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Tyler Tichelaar, Ph.D., is the author of King Arthur’s Children: A Study in Fiction and Tradition, The Gothic Wanderer: From Transgression to Redemption, and The Children of Arthur novel series. Visit Tyler at www.ChildrenofArthur.com and www.GothicWanderer.com

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Filed under Classic Gothic Novels, Literary Criticism, Mary Shelley

Best-Selling Victorian Author’s Werewolf Novel Fascinating

Until recently and only thanks to a blog by Interesting Literature, I had never heard of George W.M. Reynolds (1814-1879), and even Anne Rice in her novel The Wolf Gift (2012), where she mentions several early Werewolf novels and short stories, does not mention him, yet in his day, Reynolds outsold Charles Dickens as well as all the other well-known Victorian novelists, including the Brontes, Thackeray, Eliot, and Trollope.

Reynolds - a page from Reynolds' Miscellany - the beginning of Wagner the Wehr-Wolf can be seen at the bottom.

Reynolds – a page from Reynolds’ Miscellany – the beginning of Wagner the Wehr-Wolf can be seen at the bottom.

Why didn’t Reynolds’ fame endure down to the twenty-first century with his contemporaries? I suspect it’s because of the types of books he wrote. His books were Gothic and often serialized in the penny dreadful format. They also were derivative of other writers. He was clearly a reader of the great French novelist Eugene Sue, best known for his novel The Wandering Jew (1846) and also The Mysteries of Paris (1842-1843). Reynolds capitalized on Sue’s popularity by writing The Mysteries of London (1844-1848). He also capitalized on the popularity of the penny dreadful installments of Varney the Vampyre (1845-1847) by writing the similarly titled Wagner the Wehr-Wolf (1846-1847). I have read both Varney the Vampyre and Sue’s The Wandering Jew and can clearly see the influence of these works on Wagner the Wehr-Wolf in terms of its style, complicated plot, and moral themes. The book is also very derivative of the early Gothic novels of a half-century before; in fact, it reads like it could have been written by a male counterpart to Eleanor Sleath, author of The Orphan on the Rhine (1798), although its plot and style is too far-fetched and simplistic to raise it to the level of Mrs. Radcliffe’s works. That said, there is much that is interesting and even remarkable about Wagner the Wehr-Wolf that makes the work deserve more attention.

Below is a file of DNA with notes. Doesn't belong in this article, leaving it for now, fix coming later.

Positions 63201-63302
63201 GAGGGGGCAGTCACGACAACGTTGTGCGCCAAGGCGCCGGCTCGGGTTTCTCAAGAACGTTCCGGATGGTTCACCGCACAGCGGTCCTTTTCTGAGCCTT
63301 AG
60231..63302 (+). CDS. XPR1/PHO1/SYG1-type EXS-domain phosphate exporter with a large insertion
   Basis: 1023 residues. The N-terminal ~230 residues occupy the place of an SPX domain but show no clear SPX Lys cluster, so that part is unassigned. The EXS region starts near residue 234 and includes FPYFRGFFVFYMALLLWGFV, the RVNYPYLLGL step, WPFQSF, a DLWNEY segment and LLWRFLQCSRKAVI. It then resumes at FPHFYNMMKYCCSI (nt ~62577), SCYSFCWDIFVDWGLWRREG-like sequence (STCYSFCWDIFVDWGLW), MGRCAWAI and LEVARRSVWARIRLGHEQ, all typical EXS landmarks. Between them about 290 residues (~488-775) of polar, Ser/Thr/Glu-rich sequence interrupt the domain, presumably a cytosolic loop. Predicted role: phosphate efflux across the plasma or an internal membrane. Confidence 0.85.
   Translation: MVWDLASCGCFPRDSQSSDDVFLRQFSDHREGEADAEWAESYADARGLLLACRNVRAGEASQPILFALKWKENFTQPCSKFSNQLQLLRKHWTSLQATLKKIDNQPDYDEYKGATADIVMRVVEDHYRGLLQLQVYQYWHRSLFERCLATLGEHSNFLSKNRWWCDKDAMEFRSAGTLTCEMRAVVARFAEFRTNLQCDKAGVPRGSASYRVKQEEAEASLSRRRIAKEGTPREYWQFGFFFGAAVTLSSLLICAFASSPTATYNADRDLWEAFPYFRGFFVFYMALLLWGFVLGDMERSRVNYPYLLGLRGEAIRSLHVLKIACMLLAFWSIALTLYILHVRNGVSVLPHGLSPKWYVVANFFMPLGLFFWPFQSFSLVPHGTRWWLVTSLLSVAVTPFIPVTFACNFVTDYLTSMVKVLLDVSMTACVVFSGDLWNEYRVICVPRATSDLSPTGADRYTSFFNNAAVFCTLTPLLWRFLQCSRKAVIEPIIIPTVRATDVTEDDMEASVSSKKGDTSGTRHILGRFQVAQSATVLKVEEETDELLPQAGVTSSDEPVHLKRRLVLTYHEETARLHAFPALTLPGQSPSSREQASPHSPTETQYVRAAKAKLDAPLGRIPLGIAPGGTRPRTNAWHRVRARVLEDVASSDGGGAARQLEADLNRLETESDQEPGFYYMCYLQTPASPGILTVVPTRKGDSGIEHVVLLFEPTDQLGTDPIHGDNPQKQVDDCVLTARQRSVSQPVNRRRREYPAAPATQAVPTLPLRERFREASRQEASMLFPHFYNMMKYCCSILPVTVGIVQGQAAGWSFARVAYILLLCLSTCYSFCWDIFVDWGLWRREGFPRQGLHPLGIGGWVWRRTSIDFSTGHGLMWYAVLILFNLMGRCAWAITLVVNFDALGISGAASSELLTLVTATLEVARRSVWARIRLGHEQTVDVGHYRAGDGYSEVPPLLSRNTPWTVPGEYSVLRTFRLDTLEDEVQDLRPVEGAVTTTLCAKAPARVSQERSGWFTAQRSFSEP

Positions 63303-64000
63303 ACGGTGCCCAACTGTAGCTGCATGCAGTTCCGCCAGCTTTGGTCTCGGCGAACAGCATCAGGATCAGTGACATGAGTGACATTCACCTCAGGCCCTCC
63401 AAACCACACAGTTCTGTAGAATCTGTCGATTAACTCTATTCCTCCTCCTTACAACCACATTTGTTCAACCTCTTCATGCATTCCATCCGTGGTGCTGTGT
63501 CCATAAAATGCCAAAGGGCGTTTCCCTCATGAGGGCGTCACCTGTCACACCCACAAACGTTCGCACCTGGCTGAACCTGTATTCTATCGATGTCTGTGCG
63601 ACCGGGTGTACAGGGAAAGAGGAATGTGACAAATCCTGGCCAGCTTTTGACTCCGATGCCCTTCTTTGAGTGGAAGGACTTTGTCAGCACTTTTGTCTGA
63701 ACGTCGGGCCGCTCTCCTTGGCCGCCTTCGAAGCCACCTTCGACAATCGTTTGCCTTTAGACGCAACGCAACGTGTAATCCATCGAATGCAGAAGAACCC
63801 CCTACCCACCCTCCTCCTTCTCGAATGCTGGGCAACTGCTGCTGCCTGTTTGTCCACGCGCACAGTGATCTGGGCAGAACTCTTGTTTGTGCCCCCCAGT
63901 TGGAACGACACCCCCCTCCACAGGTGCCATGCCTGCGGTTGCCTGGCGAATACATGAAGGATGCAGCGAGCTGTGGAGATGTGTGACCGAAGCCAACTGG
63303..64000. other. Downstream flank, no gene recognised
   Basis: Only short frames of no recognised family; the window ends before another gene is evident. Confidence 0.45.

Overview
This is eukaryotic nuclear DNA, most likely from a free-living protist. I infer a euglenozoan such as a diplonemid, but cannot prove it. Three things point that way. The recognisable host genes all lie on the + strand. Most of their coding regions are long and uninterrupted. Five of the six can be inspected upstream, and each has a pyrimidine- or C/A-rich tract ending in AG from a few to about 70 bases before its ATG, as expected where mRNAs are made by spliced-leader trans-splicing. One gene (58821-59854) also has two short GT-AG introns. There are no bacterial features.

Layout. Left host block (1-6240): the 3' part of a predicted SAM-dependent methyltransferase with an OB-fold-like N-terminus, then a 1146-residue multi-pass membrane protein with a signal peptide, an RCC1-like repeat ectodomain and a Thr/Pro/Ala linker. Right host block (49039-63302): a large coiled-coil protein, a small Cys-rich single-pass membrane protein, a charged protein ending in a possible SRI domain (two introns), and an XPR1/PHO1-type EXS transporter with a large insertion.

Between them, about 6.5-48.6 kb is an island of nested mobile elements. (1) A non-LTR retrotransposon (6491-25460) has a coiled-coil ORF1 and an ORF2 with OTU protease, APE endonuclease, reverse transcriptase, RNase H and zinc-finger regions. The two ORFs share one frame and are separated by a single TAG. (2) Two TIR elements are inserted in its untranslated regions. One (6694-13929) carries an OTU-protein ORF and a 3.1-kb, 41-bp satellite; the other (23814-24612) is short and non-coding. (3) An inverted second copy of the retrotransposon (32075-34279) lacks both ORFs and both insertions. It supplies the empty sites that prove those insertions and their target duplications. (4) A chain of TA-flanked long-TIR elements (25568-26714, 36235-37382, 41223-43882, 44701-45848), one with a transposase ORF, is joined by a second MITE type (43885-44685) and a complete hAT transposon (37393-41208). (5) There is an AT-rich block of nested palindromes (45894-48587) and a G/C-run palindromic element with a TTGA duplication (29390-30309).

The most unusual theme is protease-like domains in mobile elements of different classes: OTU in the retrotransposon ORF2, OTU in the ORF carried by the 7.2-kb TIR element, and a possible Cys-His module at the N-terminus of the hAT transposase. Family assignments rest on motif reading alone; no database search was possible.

To summarize Wagner the Wehr-Wolf’s plot would be tedious and it would be hard to follow. It’s enough to say it is full of twists and turns, remarkable coincidences, family secrets, a mysterious manuscript, bloody deeds, and supernatural events. The setting, other than the brief prologue that takes place in Germany, is primarily Florence, Italy in the 1520s, with some scenes on a deserted island and in Constantinople. There are a handful of main characters, but only two—Wagner and Nisida—really stand out. I will focus upon them and the main plot that involves them, while including a few additional comments about minor characters and the subplots to highlight their Gothic elements that add to the novel’s fascination.